At around 35°41’37.52″ N 139°45’40.50″ E just to the south of Yasukuni Dori is glitch Coffee. The shop is excellent, but’s in a run-down non-descript old office bldg. with only a sign in the window. Don’t let the appearance fool you – it’s worth a trip. See our full review.

Facing north into Jimbocho from Otemachi. glitch Coffee is the small pink bldg. on the right. Yasukuni-Dori is just a few blocks straight ahead.

Yonemoto Coffee Shop

At around 35°41’32.82″ N 139°45’48.60″ E just to the south a few blocks off Yasukuni-Dori and several blocks east of glitch is the Yonemoto Coffee Shop – it’s on a corner and a very nice place to rest + get a brew. It’s popular with early-morning local workers. There is a larger main shop by the same company east of Ginza near Tsukiji.

Yonemoto Coffee Shop – just a few blocks east of glitch.

4-11-1, Tsukiji, Chuo 104-0045 Tokyo Prefecture+81 3-3541-6473

WATERRAS + Ochanomizu

If you walk a mile or so west on Yasukuni-Dori, then turn north (left) onto Rt. 405 (Sotobori-Dori), you’ll come to the sister city of Ochanomizu where there is a spectacular complex called WATERRAS around 35°41’50.39″ N 139°46’03.98″ E. There is also a very nice organic Olympic grocery in the basement of WATERRAS. If you’re up for a bit of a walk, WATERRAS is worth the quick tirp.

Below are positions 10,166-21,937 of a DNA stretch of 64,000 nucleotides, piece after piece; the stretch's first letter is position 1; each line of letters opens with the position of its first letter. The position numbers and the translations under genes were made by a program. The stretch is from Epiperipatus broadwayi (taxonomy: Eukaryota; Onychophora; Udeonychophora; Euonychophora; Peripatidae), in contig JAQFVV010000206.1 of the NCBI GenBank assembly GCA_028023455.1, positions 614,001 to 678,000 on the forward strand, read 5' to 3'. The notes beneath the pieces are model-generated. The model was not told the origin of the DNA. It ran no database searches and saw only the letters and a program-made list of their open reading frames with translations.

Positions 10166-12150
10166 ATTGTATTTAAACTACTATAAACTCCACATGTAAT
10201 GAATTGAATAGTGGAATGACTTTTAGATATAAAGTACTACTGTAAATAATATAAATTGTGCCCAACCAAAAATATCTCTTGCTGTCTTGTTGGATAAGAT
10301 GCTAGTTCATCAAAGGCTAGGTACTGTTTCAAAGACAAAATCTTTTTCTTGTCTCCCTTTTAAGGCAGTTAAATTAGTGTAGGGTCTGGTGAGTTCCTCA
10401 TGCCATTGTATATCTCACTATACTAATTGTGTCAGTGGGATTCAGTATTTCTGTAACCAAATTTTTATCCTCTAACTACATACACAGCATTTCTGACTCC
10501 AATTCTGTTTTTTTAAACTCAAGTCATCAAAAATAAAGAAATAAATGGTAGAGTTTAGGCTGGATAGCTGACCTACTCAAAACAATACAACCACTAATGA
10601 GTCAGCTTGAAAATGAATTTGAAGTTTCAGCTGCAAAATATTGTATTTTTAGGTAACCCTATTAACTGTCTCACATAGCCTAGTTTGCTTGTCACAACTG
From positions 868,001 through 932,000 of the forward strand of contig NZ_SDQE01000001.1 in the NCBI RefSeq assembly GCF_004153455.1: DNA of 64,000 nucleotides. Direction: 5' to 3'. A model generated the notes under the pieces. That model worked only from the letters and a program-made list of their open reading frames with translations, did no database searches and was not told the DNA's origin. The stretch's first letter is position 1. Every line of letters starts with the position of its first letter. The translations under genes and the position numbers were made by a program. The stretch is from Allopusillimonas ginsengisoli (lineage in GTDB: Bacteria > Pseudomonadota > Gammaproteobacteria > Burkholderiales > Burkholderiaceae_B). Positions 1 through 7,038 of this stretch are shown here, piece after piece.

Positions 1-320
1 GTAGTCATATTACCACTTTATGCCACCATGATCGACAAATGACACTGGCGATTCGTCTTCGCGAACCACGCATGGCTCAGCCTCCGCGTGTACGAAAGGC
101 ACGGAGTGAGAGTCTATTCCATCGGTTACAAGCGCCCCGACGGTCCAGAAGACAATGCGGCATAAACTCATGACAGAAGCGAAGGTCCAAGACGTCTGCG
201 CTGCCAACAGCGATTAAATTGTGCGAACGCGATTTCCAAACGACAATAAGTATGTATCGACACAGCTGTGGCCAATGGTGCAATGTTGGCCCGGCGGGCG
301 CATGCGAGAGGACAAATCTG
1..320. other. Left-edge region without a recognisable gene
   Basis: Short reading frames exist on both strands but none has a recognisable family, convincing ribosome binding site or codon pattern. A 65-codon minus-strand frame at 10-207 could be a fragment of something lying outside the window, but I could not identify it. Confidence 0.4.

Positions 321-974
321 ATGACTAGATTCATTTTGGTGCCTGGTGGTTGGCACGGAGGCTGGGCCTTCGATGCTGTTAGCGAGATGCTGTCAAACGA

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Just to the west of WATERRAS 2 blocks is a Greek Orthodox church with spectacular Russian architecture called Holy Ressurection Cathedral.

North to Ueno, east to Akihabara.

If you head north of WATERRAS and cross the Kanda River, then head onto Rt. 452 north for about 1 mile you will come to the famous Tokyo district of Ueno.

You can also cross the Kanda River, then head east a few blocks, then north a few blocks again to Akihabara which is only a few miles to the northeast.

Additional Photos

Facing west on Yasukuni-Dori. Note the sidewalk Metro portal on the right.

Head north off Yasukuni-Dori here for WATERRAS.

Conclusion

Jimbocho is a nice little town worth a stroll. It’s usually low-tourist, and low-crowd, which makes it easy. It’s well worth a quick trip or day trip from any of the other local major areas such as Otemachi, Akihabara, or TDC. Check it out.

LINKS

Jimbōchō, Tokyo – Wikipedia

Jimbōchō Station – Wikipedia

Hanzomon Line

Hanzomon Line Posts | Ten Minute Tokyo

Ōtemachi Superguide | Ten Minute Tokyo

Kanda Superguide | Ten Minute Tokyo

Glitch Coffee, Kanda-Jimbocho | Ten Minute Tokyo

Chiyoda City

Kanda & Jimbocho | The Official Tokyo Travel Guide, GO TOKYO

Jimbocho Book Town Things to Do

Jimbocho Book Town

Jimbocho Area Guide | Tokyo Cheapo